She was trying to find a Dunkin’ Donuts all along the Jersey Turnpike, for that is the only coffee she drinks, at least on the road. Fortunately, we had our favorite snack aboard – a package of pistachios in the glove compartment. Nobody keeps gloves in a glove compartment, but we keep there almost everything else that alters and illuminates our times.
The idiot girl on the GPS had specific instructions to take us the fast route in midday through New York City, en route to the eastern tip of Long Island, specifically Shelter Island. We thought idiot girl would choose either the Verrazano Narrows Bridge or the George Washington, and because she had gained our trust over 1,000 miles, we accepted her route – until suddenly we found ourselves inexorably driven into the Lincoln Tunnel and downtown Manhattan. The tunnel was jammed.
“This is crazy,” we said. “Idiot girl has done exactly what we didn’t want. Now we have to cross Manhattan.”
The only sensible way to cross Manhattan is on foot. It is about three times faster than any vehicle except a bike or skateboard at midday. For the occasion, George Washington chose a horse. Alas, we were stuck in a SUV, and we were stuck behind 3 million crazy vehicles practically stacked on top of each other on 34th Street. The miracle on 34th Street is that anyone crosses between the two rivers and lives to tell about it.
“Watch out,” she screamed. “That truck is not stopping! Look out for that kid! You almost hit that cop. Watch out for that woman with the baby! You’re driving crazy!”
“I’m not driving crazy. Everybody else is driving crazy. Damn, they keep closing lanes. Get me a pistachio. They’re in the glove compartment.”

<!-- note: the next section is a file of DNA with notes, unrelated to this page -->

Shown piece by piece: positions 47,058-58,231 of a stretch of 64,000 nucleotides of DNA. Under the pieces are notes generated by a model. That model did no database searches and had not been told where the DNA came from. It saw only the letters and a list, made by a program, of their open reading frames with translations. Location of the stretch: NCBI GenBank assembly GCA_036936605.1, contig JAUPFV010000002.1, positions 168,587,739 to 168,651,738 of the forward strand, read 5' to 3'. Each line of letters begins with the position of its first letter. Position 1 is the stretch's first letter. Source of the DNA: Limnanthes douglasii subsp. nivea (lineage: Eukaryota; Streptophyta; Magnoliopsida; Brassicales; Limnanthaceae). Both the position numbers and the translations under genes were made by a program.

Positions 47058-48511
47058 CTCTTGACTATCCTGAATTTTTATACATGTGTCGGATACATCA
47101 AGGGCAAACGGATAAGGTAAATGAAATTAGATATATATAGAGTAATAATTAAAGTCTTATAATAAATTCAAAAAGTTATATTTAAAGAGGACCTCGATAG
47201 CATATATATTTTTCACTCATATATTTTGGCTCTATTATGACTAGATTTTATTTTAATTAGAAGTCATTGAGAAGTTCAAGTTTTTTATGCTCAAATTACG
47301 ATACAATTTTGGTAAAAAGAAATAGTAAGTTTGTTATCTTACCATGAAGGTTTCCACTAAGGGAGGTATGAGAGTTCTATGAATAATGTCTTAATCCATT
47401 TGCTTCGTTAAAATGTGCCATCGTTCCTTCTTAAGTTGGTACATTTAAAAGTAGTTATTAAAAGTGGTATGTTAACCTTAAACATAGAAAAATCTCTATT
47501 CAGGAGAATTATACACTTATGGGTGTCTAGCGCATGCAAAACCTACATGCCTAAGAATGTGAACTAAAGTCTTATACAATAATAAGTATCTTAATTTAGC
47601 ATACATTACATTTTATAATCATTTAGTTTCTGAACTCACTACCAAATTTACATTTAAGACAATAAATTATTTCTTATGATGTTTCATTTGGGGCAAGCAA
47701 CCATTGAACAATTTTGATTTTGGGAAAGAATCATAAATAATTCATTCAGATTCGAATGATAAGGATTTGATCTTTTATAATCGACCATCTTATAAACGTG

“You can’t eat a pistachio driving like this. Are you crazy?”
“No, I’m trying to avoid a heart attack. Pistachios are good for heart health. Studies show that volunteers in a double-blind study saw their LDL bad cholesterol drop by about 14 percent. HDL for good cholesterol rose by 26 percent with a 12 percent decrease in total cholesterol. Give me a pistachio quick. I’m having chest pains.”
“You can’t break these open while driving. You’re in the bus lane! Move out. Watch out. That guy’s not letting you in. Watch out for those kids! You have a red light!”
“The cop is telling me to go through. Open the pistachio for me.”
“Try another one. Some of them are easier than others.”
“You can’t eat and drive. Watch out for that guy on the bike! You’re gonna kill us!”
“Get me another pistachio. You’re screaming is making me nervous. The vitamin B6 in pistachios has wide-ranging effects on the nervous system. Messaging molecules called amines require amino acids to develop. B6 plays a crucial role in the formation of myelin, the insulating sheath around nerve fibers that allows optimal messaging between nerves.”
“Damn it, I broke a fingernail on your freakin’ pistachios! What are you doing? You’re stopped in the middle of the intersection. You’re blocking traffic! Back up.”
“I can’t. That cop is waving me through. Hey, there’s a Dunkin’ Donuts. You can get your coffee.”
“I can’t get out now. I’ll never find you.”
“We aren’t moving. I’ll only be a few cars away in a half hour.”
“Watch out for that taxi! You nearly hit him. Are you blind?”
“Pistachios contain carotenoids, called lutein and zeaxanthin, which function as protective antioxidants, defending tissues from damage from free radicals. They have been linked with a decrease in the risk of developing age-related macular degeneration, a leading cause of visual impairments in the United States.”
The ordeal probably lasted 40 minutes, but it seemed like a month before we finally reached the Long Island Expressway, where we were rewarded with bumper-to-bumper traffic for the next 20 miles.
For the record, our GPS system advises that we blew more than an hour getting on and off interstates looking for Dunkin’ Donuts, which were not where they were supposed to be. But that was in North Carolina and a good many pistachios later. By then, we were immune to traffic travails. B6, which pistachios abound in, helps the body make healthy red blood cells, and maintain the health of the thymus, spleen and lymph nodes, ensuring the production of white blood cells that defend the body from infections.